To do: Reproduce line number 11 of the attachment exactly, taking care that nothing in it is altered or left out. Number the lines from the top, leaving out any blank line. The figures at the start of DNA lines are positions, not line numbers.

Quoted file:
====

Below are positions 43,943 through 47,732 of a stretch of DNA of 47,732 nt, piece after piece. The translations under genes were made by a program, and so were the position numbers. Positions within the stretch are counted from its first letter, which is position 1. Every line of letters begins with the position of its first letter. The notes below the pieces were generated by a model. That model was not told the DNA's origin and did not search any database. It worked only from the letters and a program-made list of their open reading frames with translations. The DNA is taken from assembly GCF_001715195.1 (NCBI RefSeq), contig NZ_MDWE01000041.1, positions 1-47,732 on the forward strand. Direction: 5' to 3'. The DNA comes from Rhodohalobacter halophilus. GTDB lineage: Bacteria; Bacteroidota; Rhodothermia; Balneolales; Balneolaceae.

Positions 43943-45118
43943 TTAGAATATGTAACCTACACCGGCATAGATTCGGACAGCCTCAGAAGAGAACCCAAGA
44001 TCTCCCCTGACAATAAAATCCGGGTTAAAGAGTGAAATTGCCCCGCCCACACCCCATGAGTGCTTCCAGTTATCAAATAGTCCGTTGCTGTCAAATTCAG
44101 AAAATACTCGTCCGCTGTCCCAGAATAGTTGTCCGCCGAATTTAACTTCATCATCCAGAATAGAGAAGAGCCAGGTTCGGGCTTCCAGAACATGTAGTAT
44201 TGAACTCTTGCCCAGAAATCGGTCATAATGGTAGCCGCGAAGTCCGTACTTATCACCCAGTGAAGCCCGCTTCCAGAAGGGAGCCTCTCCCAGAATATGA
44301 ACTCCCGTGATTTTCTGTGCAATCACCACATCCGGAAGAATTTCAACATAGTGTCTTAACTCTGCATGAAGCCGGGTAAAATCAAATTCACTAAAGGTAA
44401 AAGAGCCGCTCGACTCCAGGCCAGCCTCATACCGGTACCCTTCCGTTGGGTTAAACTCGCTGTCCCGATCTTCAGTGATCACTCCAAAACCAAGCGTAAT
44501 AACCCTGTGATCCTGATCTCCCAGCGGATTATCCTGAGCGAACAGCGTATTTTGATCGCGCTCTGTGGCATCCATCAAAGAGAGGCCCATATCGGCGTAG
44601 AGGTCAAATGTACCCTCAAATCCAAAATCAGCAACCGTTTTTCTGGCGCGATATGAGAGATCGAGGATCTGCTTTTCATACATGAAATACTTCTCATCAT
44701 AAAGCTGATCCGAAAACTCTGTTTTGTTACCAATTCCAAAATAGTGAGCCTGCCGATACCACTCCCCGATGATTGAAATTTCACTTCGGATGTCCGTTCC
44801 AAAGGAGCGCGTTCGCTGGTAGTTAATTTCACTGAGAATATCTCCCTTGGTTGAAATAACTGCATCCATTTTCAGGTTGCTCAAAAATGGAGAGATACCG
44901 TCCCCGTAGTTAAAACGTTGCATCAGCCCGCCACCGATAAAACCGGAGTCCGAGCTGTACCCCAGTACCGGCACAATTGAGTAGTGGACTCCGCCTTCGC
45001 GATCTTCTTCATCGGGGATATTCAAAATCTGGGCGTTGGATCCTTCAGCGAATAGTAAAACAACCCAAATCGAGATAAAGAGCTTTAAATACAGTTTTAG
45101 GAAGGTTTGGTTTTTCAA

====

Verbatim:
44701 AAAGCTGATCCGAAAACTCTGTTTTGTTACCAATTCCAAAATAGTGAGCCTGCCGATACCACTCCCCGATGATTGAAATTTCACTTCGGATGTCCGTTCC